evidence suggests that all students in general, and diverse learners in particular, benefit from having good
           strategies made conspicuous for them. This paired with great care taken to ensure that the strategies are well-
           designed result in widely transferable knowledge of their application.

           Mediated Scaffolding: This temporary support/guidance is provided to students in the form of steps, tasks,
           materials, and personal support during initial learning that reduces the task complexity by structuring it into
           manageable chunks to increase successful task completion. The degree of scaffolding changes with the abilities of
           the learner, the goals of instruction, and the complexities of the task. Gradual and planned removal of the scaffolds
           occurs as the learner becomes more successful and independent at task completion. Thus, the purpose of
           scaffolding is to allow all students to become successful in independent activities. There are at least two distinct
           methods to scaffold instruction; teacher assistance and design of the examples used in teaching.

           Strategic Integration: An instructional design component, strategic integration, combines essential information in
           ways that result in new and more complex knowledge. Characteristics of strategic instruction include: a)
           curriculum design that offers the learner an opportunity to successfully integrate several big ideas, b) content
           learned must be applicable to multiple contexts, and c) potentially confusing concepts and facts should be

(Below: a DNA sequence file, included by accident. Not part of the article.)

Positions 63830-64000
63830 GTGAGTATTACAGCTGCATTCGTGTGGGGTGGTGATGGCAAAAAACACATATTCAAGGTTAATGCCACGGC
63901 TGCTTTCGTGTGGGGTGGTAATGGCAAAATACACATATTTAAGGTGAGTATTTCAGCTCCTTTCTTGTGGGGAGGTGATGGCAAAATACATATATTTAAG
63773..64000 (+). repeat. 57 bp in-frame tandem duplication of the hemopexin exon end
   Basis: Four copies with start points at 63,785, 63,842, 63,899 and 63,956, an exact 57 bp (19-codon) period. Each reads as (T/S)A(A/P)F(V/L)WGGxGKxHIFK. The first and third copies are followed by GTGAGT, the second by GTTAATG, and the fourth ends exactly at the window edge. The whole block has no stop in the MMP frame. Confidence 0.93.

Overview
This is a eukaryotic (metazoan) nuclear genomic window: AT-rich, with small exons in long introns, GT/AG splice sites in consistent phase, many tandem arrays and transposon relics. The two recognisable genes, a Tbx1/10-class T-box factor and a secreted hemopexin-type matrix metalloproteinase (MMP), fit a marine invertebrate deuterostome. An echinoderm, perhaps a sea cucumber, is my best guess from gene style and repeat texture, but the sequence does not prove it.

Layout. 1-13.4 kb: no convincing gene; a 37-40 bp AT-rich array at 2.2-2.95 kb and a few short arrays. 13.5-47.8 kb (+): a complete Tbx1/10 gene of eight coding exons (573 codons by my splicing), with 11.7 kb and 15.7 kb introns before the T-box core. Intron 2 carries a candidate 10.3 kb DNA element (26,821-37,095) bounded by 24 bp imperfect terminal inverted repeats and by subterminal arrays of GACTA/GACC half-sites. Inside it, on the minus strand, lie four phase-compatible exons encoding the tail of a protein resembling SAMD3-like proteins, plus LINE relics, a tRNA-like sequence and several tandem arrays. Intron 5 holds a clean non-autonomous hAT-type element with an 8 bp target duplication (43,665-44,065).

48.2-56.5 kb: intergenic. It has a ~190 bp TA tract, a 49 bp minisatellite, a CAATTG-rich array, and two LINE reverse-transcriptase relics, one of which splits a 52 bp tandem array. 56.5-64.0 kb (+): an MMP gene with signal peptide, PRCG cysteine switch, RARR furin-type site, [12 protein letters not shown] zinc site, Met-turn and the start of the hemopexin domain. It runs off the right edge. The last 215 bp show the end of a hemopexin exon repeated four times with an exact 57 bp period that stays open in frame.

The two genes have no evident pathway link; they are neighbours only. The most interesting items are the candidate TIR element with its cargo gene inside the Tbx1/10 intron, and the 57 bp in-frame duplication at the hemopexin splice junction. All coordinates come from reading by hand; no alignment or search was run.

integrated once mastered. The strategic integration of content in the curriculum can help students learn when to
           use specific knowledge beyond classroom application.

           Judicious Review: Effective review promotes transfer of learning by requiring application of content at different
           times and in different contexts. Educators cannot assume that once a skill is presented and "in" the learner's
           repertoire that the skill or knowledge will be maintained. Planned review is essential to ensure that students
           maintain conceptual and procedural "grasp" of important skills and knowledge (Big Ideas). Judicious review
           requires that the teacher select information that is useful and essential. Additionally, review should be distributed,
           cumulative, and varied. Requirements for review will vary from learner to learner. To ensure sufficient judicious
           review for all learners, teachers must regularly monitor progress of the students to inform continued instruction
           and needed review activities. Review that is distributed over time, as opposed to massed in one learning
           activity/unit, contributes to long-term retention and problem solving.

           Primed Background Knowledge: Acquisition of new skills and knowledge depends largely upon a) the knowledge